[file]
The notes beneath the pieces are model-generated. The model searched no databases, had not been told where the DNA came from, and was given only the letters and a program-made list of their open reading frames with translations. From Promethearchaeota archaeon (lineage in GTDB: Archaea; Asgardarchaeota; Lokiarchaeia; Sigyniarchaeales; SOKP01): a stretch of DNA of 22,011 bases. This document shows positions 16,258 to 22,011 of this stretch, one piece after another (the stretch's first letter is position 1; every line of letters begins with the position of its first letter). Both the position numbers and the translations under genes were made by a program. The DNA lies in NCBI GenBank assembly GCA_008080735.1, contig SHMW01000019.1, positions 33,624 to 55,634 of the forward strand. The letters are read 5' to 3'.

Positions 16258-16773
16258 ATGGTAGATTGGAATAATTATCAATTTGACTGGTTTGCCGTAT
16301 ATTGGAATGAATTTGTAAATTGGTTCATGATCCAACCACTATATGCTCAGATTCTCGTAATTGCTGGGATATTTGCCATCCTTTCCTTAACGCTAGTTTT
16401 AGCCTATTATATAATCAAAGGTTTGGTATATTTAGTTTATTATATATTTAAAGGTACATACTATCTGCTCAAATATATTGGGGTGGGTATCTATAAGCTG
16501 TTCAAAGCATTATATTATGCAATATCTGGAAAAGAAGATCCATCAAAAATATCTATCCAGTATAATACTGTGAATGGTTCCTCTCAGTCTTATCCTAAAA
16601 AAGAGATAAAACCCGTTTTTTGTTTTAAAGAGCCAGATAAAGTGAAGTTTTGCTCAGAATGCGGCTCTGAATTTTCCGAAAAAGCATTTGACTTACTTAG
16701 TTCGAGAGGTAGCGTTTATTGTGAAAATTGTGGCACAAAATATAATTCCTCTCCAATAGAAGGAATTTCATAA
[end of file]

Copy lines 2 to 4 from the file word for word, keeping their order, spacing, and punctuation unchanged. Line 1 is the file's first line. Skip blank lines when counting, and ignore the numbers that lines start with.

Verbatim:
Positions 16258-16773
16258 ATGGTAGATTGGAATAATTATCAATTTGACTGGTTTGCCGTAT
16301 ATTGGAATGAATTTGTAAATTGGTTCATGATCCAACCACTATATGCTCAGATTCTCGTAATTGCTGGGATATTTGCCATCCTTTCCTTAACGCTAGTTTT